More about the filmmaker: 


Trailer 1

Trailer 2

Tailer 3


Find out more:


Official Website:



Flyer for 'We Are Visible' featuring black and white pictures of the main contributors, all women and two children, as well as film award laurels, and the synopsis of the film.

We Are Visible – A film about people living with Ehlers-Danlos syndrome

Introduction to mast cells and MCAS

Hey everyone, it’s Sam again! I reached out to you guys via the Facebook community a few weeks ago and got a few requests for information on mast cells and MCAS. I personally don’t have MCAS, so it’s not something I research as intently, but I LOVE immunology and thought this would be a really fun thing to talk about.

Immunology can be a scary subject, even for biologists. It’s very detail-oriented, there are a LOT of things going on, and the scientific community still doesn’t understand a lot about how the players in the immune system work. We do know that the immune system interacts with other parts of the body, like the nervous system (neuroimmunology recently crossed my radar and I’m enthralled!), to cause some interesting effects, so immunology is becoming a hotter and hotter topic for research.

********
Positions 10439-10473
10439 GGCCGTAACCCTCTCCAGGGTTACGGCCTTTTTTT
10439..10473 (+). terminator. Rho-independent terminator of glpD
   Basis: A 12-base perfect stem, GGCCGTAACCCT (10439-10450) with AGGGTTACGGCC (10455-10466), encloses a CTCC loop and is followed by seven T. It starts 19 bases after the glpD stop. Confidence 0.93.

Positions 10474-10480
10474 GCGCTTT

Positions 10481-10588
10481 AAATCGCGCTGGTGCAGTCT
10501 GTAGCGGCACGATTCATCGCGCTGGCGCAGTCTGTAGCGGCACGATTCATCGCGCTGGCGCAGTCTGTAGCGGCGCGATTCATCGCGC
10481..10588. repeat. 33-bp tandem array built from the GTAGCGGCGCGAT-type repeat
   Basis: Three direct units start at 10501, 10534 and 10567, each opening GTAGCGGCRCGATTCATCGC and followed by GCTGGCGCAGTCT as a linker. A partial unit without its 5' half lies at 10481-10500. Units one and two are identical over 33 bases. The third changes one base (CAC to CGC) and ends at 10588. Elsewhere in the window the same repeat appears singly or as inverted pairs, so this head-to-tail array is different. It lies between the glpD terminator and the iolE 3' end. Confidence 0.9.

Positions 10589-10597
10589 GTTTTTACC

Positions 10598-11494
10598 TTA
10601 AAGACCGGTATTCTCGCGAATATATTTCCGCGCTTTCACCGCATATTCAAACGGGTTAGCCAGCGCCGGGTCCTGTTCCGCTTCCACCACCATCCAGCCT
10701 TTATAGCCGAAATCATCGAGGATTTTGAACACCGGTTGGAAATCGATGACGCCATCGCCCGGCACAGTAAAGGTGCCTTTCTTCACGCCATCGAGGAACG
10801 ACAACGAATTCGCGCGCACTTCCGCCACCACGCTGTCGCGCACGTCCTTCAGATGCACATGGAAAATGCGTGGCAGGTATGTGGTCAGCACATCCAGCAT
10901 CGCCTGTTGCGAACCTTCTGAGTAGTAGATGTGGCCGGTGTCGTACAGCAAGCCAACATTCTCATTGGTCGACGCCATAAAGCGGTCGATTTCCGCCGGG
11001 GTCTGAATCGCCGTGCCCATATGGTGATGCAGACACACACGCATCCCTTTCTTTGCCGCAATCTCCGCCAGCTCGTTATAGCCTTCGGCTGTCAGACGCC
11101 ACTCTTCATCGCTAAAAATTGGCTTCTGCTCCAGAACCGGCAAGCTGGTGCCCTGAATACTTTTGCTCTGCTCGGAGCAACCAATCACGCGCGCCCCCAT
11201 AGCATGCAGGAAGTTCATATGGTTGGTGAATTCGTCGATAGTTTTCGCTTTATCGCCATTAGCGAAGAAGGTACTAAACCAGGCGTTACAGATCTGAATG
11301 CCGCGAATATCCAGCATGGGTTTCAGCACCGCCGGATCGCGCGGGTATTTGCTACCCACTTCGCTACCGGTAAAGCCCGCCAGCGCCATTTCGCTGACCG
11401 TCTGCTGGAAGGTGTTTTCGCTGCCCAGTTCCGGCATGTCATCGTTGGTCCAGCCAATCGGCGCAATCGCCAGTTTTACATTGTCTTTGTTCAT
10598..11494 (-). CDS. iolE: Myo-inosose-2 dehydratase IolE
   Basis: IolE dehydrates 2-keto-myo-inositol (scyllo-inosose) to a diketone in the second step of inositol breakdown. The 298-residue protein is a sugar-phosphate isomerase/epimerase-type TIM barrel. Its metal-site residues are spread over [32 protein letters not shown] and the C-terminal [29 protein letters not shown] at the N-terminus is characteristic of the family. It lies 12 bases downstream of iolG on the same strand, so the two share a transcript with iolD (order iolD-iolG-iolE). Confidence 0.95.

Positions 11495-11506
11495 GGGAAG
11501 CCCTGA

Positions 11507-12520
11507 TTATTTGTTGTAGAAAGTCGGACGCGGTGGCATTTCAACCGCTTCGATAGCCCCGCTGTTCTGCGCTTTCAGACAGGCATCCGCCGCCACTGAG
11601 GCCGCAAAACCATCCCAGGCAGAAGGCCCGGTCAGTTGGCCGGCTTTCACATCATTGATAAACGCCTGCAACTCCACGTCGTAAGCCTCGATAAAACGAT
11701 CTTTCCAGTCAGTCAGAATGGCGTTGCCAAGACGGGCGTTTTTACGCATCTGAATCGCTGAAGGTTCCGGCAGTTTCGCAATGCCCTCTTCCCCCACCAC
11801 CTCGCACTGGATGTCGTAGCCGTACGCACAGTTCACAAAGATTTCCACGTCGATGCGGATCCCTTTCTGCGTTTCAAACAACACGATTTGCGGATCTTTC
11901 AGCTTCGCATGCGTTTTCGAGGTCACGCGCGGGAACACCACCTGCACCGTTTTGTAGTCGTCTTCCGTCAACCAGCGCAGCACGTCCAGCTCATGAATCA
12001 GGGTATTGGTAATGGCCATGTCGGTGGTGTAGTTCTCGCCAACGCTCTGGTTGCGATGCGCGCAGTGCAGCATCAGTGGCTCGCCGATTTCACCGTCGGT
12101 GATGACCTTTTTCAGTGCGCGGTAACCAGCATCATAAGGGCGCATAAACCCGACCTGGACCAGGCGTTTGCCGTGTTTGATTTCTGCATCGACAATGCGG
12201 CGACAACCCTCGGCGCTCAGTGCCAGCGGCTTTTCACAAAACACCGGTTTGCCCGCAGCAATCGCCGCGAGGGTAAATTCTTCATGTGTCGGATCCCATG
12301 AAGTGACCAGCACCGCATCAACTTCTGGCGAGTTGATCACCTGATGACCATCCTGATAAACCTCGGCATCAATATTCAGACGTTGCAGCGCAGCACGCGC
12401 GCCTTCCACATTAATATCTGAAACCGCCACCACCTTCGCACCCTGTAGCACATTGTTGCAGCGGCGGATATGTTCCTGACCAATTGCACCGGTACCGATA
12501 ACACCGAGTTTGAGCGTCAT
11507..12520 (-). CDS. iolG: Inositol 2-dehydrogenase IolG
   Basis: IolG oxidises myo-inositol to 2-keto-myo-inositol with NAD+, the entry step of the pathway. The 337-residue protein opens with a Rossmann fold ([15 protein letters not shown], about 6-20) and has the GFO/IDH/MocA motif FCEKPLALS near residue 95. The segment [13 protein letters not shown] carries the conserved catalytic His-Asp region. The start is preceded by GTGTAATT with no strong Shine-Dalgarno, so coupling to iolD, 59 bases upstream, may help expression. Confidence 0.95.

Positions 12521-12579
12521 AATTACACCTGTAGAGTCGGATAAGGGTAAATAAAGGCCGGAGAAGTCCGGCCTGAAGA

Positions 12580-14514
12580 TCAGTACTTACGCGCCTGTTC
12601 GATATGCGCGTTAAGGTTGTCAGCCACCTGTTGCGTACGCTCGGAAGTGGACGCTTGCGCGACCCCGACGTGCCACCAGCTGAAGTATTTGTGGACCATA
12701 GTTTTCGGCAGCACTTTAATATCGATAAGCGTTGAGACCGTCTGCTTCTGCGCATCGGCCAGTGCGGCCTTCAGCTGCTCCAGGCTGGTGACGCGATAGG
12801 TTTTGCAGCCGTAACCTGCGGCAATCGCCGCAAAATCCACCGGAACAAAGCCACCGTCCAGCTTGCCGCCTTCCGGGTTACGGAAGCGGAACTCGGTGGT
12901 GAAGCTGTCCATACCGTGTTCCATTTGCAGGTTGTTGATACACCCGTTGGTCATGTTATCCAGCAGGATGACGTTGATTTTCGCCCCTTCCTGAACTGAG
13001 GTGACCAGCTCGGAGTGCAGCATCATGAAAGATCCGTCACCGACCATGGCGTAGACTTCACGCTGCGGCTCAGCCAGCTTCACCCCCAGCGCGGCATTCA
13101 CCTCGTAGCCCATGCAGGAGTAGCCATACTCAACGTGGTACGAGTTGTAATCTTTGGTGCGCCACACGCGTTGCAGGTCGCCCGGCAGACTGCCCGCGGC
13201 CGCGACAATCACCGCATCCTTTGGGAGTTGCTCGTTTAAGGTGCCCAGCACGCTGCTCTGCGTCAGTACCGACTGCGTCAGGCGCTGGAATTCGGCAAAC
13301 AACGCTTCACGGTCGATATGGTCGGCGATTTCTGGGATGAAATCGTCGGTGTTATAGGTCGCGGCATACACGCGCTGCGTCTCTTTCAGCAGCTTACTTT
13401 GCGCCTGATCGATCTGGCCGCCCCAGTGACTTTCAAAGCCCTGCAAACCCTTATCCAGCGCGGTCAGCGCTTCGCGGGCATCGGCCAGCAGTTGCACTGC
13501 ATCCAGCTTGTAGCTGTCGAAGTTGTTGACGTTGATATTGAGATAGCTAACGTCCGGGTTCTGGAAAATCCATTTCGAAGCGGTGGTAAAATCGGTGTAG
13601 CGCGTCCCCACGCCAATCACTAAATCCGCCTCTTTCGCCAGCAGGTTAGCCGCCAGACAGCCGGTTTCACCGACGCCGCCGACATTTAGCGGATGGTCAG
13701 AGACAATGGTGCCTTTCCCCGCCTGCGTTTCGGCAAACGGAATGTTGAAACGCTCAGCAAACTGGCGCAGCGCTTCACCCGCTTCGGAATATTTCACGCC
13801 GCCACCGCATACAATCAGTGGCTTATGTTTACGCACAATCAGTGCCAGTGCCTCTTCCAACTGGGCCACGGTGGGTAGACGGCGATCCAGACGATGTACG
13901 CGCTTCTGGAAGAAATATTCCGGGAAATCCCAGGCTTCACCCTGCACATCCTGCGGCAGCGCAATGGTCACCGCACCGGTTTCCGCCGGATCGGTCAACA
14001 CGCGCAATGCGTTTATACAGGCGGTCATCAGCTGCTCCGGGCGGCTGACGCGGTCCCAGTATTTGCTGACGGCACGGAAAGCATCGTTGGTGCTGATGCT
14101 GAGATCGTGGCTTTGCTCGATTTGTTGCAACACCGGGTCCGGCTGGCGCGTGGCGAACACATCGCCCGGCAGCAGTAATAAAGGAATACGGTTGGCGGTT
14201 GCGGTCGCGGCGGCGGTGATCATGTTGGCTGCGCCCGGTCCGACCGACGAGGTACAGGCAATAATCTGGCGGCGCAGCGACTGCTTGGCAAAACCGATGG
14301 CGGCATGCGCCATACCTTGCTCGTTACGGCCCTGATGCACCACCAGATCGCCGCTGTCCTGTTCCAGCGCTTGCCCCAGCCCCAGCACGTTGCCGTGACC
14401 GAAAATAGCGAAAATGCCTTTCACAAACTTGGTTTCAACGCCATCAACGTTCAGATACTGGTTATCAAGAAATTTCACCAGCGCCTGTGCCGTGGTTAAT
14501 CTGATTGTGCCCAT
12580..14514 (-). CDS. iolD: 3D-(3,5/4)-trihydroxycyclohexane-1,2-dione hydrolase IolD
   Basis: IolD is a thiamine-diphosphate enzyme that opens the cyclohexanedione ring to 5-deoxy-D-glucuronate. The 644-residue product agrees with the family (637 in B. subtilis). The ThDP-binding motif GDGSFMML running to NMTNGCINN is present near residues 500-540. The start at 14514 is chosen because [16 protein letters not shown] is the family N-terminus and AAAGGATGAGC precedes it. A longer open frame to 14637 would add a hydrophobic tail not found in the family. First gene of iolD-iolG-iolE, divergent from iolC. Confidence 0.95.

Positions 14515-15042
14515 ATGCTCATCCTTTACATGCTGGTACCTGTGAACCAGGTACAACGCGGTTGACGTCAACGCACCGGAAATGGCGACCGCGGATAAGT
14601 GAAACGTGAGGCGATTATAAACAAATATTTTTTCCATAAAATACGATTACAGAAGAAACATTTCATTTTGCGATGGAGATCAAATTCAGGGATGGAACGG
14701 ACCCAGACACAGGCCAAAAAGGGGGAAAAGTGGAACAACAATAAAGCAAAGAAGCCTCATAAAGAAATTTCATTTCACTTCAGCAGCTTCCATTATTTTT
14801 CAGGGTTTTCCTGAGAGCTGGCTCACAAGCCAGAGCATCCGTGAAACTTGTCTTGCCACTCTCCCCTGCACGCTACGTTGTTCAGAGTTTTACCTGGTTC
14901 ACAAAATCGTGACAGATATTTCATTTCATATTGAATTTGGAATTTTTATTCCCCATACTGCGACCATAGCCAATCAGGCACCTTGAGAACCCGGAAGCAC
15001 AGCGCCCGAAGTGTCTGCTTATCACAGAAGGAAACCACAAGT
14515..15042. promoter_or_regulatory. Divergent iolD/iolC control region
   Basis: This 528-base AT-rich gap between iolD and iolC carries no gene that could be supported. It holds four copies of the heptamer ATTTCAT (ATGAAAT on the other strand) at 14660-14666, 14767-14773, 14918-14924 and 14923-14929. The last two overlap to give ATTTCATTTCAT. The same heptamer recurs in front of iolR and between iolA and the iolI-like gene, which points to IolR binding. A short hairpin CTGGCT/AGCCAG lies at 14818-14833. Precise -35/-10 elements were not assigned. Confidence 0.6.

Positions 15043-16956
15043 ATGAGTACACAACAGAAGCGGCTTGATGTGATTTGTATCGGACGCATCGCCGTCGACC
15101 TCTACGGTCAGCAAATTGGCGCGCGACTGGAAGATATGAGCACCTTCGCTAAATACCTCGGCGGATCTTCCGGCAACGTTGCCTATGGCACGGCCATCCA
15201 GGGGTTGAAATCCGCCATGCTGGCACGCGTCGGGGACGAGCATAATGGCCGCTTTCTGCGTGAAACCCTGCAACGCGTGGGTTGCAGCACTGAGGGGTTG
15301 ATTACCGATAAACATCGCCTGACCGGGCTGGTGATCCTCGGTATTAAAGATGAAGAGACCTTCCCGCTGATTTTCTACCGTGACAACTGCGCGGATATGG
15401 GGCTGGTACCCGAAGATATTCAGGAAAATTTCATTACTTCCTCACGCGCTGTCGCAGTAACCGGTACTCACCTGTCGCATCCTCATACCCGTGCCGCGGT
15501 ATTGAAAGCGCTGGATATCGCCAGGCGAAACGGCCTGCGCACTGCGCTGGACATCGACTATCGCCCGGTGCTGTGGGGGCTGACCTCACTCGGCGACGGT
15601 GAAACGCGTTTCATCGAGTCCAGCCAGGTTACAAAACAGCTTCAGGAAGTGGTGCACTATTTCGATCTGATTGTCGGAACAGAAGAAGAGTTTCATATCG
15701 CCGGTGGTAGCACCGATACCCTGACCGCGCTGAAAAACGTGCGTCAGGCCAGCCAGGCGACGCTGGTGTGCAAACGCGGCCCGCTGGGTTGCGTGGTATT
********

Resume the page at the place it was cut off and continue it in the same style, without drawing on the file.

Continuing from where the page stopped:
The big player in MCAS is, as the name implies, the mast cell. To understand MCAS, we need to break down what mast cells are and what they do.

These guys are mast cells:

They have a bunch of receptors on their cell surface that let them talk to other cells in the body and receive input from both other cells and the environment they’re in. All those dark purple circles you see in the image above are called granules. Many different cell types have granules in them, and they can hold different types of chemicals (often called cytokines or chemokines) depending on what the cell needs to do. Mast cells usually have granules full of histamine, but they can also hold enzymes that chop up proteins (proteases), neurotransmitters like serotonin, and a bunch of other types of chemical messengers and enzymes. Histamine is the compound we usually talk about when discussing mast cells and allergy, and it makes a lot of different things happen depending on where it’s released.